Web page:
French President Emmanuel Macron has completely abandoned a previously planned fuel-tax increase in a further climb down from an earlier decision agreeing to delay its implementation for six months in response to violent protests in Paris.
Prime Minister Edouard Philippe told French lawmakers on Wednesday (5 December) that “the tax is now abandoned” and will not be included in the 2019 budget, the Associated Press reported.
Philippe on Tuesday (4 December) had announced a six-month moratorium on a planned increase in fuel tax which was due to come to effect on January 2019. He also put on hold the decisions to hike regulated electricity and gas prices and new vehicle norms targeting users of old, polluting diesel cars.
He hoped that the measure would "bring calm and serenity back to France. “No tax warrants putting the unity of the nation in danger,” said Philippe after briefing lawmakers in a closed-door meeting in Parliament. “One would have to be deaf and blind not to see or hear the anger,” he added.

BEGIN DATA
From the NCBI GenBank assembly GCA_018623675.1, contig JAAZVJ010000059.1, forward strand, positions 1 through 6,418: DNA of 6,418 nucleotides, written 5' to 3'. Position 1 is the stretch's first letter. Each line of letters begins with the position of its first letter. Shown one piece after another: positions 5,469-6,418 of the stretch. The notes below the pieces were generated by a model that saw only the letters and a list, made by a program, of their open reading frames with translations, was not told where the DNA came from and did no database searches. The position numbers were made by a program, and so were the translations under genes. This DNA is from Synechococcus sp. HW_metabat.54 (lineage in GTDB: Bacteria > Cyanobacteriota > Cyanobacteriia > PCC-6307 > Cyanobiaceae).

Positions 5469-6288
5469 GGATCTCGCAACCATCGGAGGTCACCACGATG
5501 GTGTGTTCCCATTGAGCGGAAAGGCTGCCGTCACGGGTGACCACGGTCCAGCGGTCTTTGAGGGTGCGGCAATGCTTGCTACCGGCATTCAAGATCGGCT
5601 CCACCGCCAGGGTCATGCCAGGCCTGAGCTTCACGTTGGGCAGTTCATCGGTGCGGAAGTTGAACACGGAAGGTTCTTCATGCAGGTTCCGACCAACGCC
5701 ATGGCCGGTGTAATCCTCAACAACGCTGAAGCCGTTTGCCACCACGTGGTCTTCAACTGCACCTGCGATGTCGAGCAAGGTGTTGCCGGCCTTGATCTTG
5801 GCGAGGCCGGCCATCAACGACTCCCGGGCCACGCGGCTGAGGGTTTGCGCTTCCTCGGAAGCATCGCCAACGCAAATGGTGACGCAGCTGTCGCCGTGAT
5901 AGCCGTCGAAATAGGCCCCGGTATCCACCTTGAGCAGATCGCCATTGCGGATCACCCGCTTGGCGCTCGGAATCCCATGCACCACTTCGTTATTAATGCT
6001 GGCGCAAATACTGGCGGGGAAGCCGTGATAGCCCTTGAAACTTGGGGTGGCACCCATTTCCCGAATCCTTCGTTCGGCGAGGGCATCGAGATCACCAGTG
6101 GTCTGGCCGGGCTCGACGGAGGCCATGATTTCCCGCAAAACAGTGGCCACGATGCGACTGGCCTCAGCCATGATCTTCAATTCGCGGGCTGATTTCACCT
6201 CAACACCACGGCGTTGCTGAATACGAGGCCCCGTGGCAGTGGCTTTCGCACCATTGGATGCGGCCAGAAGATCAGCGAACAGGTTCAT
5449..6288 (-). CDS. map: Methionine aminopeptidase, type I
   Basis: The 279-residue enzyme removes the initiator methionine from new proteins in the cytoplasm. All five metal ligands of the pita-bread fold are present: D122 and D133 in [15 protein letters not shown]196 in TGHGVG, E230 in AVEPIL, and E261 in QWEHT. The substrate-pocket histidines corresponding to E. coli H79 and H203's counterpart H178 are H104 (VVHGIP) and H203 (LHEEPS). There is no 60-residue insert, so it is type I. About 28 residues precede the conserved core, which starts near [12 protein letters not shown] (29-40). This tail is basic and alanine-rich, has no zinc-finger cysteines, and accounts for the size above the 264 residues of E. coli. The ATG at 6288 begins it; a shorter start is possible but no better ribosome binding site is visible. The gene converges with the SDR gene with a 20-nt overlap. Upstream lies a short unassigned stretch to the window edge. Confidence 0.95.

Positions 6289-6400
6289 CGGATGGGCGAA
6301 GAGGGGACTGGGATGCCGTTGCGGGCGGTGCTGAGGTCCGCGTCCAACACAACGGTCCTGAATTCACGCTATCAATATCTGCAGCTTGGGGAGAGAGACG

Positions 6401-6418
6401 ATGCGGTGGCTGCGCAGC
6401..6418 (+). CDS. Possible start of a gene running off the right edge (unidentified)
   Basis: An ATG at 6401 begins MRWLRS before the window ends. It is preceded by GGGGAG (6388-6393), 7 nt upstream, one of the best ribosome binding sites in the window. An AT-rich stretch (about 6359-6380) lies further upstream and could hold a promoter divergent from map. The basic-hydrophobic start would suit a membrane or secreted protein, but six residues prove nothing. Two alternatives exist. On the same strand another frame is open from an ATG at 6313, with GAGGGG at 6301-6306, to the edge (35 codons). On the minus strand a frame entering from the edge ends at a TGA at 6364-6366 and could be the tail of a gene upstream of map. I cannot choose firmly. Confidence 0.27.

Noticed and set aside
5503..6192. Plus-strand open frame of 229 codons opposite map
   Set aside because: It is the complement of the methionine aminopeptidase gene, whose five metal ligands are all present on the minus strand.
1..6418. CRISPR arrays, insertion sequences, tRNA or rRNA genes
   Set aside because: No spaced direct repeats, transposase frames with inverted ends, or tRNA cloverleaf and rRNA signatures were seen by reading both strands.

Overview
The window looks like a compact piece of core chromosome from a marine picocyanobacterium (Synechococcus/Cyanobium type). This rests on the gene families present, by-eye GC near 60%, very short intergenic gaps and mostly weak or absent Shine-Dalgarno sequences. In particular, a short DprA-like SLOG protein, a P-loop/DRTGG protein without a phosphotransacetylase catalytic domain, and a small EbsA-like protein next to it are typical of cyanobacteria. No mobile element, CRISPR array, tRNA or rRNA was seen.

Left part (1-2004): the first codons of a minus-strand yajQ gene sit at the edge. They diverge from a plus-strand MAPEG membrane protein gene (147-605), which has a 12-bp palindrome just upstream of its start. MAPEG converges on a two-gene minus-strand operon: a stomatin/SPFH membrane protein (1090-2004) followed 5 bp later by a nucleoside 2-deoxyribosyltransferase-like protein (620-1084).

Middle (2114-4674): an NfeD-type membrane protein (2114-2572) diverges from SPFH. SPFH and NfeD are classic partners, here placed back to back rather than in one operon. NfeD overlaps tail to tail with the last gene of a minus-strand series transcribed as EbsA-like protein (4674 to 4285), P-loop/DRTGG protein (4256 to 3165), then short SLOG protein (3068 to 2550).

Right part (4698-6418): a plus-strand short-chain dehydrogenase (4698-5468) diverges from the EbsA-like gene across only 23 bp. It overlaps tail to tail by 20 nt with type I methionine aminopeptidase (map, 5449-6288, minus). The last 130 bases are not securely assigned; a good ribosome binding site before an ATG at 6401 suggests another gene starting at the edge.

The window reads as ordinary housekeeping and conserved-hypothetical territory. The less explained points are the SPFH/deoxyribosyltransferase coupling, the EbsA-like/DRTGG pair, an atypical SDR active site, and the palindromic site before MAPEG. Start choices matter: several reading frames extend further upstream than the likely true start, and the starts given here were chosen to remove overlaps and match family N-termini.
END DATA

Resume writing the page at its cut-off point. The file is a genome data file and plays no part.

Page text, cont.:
The climb down was seen as an attempt by the beleaguered Emmanuel Macron led French government to quell three weeks of violent protests and rioting by the Yellow Vests movement which engulfed the country.
The demonstrations, which began on 17 November, took a turn for the worse last weekend with more than 130 people were injured and 412 arrested in rioting in Paris. Shops were looted, and cars were set ablaze in upscale neighbourhoods including the famed Champs Elysees avenue.
Since its inception, this protest has shaped into an anti-Macron uprising. Macron is increasingly perceived as an elitist who is out of touch with ordinary people in the provinces.
As per a latest survey, 72 per cent of the French back the demands of the ‘Yellow Vests’ movement while Macron’s own approval rating plunged to 23 per cent.
The earlier decision to suspend the planned fuel tax increases for six months was expected cost the government $2.3 billion, as per a Reuters report.
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